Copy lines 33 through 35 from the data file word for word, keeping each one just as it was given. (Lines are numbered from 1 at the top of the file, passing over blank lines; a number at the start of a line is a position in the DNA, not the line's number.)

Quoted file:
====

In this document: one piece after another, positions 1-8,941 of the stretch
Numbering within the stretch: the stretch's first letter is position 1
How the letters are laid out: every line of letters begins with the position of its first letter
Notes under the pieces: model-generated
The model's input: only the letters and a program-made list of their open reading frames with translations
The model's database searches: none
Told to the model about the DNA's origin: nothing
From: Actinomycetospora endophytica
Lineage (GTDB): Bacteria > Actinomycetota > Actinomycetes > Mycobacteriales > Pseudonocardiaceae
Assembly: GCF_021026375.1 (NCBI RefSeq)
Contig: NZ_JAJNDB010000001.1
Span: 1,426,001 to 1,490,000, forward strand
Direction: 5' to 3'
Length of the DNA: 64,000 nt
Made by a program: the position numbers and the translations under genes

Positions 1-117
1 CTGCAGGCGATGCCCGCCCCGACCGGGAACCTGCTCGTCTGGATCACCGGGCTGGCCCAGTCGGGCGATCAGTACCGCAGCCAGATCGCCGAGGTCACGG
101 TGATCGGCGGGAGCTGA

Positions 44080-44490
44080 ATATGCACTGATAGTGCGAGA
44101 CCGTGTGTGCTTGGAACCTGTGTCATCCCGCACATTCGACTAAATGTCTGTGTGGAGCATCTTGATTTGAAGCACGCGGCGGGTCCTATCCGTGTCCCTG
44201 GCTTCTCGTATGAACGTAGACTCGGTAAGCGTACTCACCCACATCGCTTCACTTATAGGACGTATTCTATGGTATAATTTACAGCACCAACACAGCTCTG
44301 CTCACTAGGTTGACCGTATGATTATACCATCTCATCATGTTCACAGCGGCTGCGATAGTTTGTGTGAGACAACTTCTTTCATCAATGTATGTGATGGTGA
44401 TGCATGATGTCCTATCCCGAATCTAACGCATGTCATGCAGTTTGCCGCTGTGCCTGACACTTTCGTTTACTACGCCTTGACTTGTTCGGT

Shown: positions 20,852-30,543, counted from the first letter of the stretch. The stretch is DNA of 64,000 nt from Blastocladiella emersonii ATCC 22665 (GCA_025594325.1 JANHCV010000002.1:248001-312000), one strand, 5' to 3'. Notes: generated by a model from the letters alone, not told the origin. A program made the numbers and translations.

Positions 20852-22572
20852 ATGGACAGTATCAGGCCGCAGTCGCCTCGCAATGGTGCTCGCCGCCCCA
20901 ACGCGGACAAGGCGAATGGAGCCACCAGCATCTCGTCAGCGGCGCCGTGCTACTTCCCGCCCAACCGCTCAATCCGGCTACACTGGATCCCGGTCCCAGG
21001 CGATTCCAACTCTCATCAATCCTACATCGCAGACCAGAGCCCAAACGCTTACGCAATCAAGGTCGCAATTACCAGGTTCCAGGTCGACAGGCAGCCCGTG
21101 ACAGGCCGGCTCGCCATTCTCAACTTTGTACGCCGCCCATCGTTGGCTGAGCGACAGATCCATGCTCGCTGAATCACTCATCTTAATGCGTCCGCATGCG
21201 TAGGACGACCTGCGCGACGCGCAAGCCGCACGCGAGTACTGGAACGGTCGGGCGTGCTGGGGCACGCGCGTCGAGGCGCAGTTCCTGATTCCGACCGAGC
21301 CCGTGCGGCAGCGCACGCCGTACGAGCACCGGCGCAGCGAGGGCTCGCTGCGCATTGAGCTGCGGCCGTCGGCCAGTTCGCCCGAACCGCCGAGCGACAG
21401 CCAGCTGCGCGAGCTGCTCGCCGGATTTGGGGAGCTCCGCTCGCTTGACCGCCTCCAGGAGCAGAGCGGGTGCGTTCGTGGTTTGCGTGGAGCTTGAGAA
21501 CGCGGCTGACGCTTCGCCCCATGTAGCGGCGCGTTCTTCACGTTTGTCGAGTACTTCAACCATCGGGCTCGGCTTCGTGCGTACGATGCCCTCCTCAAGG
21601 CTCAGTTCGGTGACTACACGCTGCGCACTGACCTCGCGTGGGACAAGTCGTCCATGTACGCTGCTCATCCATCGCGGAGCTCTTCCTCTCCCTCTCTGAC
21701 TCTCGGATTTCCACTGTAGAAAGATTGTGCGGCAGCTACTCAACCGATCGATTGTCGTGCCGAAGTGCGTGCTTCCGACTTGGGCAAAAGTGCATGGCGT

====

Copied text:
21401 CCAGCTGCGCGAGCTGCTCGCCGGATTTGGGGAGCTCCGCTCGCTTGACCGCCTCCAGGAGCAGAGCGGGTGCGTTCGTGGTTTGCGTGGAGCTTGAGAA
21501 CGCGGCTGACGCTTCGCCCCATGTAGCGGCGCGTTCTTCACGTTTGTCGAGTACTTCAACCATCGGGCTCGGCTTCGTGCGTACGATGCCCTCCTCAAGG
21601 CTCAGTTCGGTGACTACACGCTGCGCACTGACCTCGCGTGGGACAAGTCGTCCATGTACGCTGCTCATCCATCGCGGAGCTCTTCCTCTCCCTCTCTGAC